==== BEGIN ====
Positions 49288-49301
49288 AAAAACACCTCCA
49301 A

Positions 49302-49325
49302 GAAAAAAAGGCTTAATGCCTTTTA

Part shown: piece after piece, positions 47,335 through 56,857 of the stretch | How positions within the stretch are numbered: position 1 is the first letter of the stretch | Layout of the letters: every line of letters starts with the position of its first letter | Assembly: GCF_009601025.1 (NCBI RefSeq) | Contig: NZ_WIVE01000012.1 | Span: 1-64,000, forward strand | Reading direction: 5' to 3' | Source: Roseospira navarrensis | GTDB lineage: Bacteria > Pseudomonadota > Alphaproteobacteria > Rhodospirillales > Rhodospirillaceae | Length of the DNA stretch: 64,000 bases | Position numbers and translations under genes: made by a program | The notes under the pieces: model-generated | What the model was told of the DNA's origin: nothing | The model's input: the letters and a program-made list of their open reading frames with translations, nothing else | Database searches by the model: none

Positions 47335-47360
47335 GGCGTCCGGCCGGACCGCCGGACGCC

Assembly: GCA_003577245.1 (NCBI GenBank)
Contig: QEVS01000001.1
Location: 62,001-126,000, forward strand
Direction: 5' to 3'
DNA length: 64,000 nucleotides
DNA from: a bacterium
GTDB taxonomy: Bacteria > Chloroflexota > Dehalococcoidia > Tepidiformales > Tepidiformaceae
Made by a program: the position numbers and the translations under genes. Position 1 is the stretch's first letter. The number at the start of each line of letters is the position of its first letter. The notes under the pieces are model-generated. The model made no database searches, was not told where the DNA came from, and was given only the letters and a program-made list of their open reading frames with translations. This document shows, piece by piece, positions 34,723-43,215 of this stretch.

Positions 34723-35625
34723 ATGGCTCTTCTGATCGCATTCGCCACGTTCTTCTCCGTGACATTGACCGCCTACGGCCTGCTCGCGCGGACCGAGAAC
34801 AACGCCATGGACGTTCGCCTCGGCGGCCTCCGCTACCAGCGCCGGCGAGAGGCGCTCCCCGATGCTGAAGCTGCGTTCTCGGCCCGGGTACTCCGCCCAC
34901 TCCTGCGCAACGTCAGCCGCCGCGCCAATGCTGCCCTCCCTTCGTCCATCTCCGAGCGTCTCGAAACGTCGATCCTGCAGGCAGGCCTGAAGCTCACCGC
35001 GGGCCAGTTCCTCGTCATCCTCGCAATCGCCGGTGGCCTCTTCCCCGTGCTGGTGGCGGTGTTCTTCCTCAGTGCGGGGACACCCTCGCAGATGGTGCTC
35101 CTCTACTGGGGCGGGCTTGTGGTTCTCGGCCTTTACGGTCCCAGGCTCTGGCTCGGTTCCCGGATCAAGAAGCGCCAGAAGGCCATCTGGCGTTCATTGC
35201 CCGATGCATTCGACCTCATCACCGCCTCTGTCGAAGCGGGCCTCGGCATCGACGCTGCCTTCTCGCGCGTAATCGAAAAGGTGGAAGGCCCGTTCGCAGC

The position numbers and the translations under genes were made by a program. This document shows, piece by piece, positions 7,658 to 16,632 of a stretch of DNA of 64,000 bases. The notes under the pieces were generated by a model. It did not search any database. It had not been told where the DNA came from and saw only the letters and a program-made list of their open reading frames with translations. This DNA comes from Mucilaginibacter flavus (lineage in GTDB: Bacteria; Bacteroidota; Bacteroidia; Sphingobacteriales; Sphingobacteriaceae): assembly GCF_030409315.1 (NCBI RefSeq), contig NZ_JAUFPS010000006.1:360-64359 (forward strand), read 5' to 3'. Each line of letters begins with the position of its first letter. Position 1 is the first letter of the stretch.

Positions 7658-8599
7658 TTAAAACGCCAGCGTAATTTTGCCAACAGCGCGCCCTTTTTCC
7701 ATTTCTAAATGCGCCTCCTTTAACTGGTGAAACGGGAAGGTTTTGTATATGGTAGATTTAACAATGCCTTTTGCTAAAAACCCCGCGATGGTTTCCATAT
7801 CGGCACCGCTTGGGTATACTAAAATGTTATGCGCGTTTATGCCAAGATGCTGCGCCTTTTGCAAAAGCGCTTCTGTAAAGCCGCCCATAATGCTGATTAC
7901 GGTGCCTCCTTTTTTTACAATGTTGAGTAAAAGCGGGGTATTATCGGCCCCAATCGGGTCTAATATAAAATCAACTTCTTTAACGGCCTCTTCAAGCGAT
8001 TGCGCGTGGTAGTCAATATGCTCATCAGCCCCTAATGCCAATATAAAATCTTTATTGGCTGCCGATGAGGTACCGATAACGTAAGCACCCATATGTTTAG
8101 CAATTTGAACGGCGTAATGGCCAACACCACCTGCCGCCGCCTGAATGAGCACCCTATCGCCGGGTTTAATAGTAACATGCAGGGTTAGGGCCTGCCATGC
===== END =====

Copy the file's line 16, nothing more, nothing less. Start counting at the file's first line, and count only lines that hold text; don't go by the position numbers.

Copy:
Made by a program: the position numbers and the translations under genes. Position 1 is the stretch's first letter. The number at the start of each line of letters is the position of its first letter. The notes under the pieces are model-generated. The model made no database searches, was not told where the DNA came from, and was given only the letters and a program-made list of their open reading frames with translations. This document shows, piece by piece, positions 34,723-43,215 of this stretch.